Astro News Briefs: March 8–21

UK Students Get Twin Robotic Telescopes

March 18, 2004 | The Faulkes Telescope Project, a unique educational resource for schoolchildren in the United Kingdom, got under way on March 16th after a ceremonial launch by British entrepreneur Dill Faulkes and Sir Martin Rees, the Astronomer Royal. Faulkes funded the construction of two state-of-the-art robotic telescopes for use by schools. Because the telescopes are located in Hawaii and Australia, students in the UK will be able to use them during daytime classroom hours. Each telescope has a primary mirror 2 meters (6½ feet) in diameter, a 2,048-by-2,048-pixel CCD camera, and a field of view 4.5 arcminutes across. Tracking and imaging are controlled by computers linked via the Internet to an operations center at Cardiff University.

See http://faulkes1.astro.cf.ac.uk/ for details.


Record-Breaking Flare: Bigger Than Thought

March 16, 2004 | Last November 4th, the most powerful solar flare ever recorded erupted from the Sun's surface. The result was an intense burst of radiation that overloaded detectors on the very satellite placed in orbit to measure solar flares' strength. Now a team of physicists at the University of Otago in New Zealand has used the event's effect on very-low-frequency (VLF) radio transmissions to determine that it was even bigger than first suspected. They've revised its level upward from the previous estimate of X28 to a whopping X45. (X-class flares, the strongest type, can trigger widespread radio blackouts and damage satellites; the previous record-holders, both rated X20, occurred in 1989 and 2001.) According to team leader Neil Thomson, November's flare irradiated Earth's atmosphere with the X-ray equivalent of 5,000 Sun's — though fortunately none of that energy reached the ground. Details appear in the March 17th issue of Geophysical Research Letters.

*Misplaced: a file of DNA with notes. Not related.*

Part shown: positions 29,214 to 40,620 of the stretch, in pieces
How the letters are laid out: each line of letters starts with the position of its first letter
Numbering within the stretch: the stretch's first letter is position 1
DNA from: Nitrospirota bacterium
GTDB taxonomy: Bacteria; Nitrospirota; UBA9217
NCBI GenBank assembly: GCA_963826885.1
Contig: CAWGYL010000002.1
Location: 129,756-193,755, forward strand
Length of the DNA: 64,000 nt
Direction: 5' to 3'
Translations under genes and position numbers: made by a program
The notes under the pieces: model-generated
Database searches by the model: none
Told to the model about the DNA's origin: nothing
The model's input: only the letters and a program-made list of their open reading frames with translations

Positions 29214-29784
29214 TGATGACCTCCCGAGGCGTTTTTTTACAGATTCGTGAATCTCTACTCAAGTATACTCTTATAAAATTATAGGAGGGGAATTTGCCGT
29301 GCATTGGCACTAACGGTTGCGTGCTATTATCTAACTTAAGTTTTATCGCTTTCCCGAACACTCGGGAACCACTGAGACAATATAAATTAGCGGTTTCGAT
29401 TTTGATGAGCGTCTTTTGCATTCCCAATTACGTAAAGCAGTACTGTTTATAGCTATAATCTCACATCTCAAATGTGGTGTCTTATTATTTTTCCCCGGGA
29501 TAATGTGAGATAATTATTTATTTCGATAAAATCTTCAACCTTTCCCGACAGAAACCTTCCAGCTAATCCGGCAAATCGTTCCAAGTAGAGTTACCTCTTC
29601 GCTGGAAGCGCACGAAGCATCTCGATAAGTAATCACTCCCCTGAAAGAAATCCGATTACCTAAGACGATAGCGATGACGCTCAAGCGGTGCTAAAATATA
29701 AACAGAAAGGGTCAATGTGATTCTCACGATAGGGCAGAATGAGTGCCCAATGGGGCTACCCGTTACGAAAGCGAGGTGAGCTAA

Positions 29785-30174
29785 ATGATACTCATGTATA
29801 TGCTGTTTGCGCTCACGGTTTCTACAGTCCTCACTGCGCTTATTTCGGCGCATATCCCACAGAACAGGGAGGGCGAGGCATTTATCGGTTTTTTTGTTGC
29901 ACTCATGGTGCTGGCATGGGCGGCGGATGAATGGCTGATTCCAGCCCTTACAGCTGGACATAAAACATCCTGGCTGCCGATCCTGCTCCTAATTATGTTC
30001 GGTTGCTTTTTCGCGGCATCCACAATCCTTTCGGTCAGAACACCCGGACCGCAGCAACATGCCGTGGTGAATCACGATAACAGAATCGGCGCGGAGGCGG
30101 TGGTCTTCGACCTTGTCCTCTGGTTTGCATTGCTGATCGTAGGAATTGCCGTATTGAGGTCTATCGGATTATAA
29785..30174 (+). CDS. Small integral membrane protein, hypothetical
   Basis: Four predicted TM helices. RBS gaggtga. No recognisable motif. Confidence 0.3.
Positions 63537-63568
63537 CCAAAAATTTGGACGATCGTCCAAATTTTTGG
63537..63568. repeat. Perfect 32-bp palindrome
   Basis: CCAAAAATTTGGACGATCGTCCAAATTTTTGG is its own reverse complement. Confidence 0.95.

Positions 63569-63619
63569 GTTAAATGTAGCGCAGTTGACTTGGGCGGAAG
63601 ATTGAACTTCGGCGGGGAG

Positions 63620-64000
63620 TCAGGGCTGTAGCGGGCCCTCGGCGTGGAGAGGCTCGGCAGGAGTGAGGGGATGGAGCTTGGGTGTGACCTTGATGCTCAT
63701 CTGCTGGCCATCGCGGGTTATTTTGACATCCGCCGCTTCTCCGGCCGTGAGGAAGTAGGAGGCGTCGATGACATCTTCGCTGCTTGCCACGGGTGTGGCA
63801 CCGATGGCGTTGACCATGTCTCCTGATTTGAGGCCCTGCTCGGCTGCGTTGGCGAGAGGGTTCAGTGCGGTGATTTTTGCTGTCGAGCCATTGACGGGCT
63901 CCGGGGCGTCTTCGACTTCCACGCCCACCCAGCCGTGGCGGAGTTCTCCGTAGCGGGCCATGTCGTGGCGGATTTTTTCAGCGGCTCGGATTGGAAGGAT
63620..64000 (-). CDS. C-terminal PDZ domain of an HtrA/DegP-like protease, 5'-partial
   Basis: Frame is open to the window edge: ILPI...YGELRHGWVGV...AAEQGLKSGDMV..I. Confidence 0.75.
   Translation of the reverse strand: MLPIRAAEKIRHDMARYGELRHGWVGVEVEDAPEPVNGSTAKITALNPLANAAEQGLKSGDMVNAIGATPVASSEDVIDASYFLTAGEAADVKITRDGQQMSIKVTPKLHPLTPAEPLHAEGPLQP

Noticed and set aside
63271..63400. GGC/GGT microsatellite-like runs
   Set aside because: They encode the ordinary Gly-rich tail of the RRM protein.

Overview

Images of the November 4th flare, recorded by the Solar and Heliospheric Observatory satellite, are available at
http://sohowww.nascom.nasa.gov/hotshots/2003_11_04.


Rosetta To Fly Past Asteroids

March 12, 2004 | Now that the European Space Agency's Rosetta spacecraft is on its way to periodic comet 67P/Churyumov-Gerasimenko, mission planners have selected a pair of asteroids that the craft will visit during its 10-year cruise through interplanetary space. On September 5, 2008, Rosetta is to fly past 2867 Steins, an object just a few kilometers across. Nearly two years later, on July 10, 2010, the craft reaches much larger 21 Lutetia, nearly 100 km across. Both flybys will be close enough (1,700 and 3,000 km, respectively) to allow both detailed imaging and determination of the asteroids mass and density. ESA managers expect Rosetta to orbit Churyumov-Gerasimenko for 17 months beginning in August 2014. During that time it will dispatch a small instrumented craft to land on the comet's nucleus.

For more information about the asteroid selection, see the ESA press release. Details about Rosetta's mission are at http://www.esa.int/export/SPECIALS/Rosetta/index.html.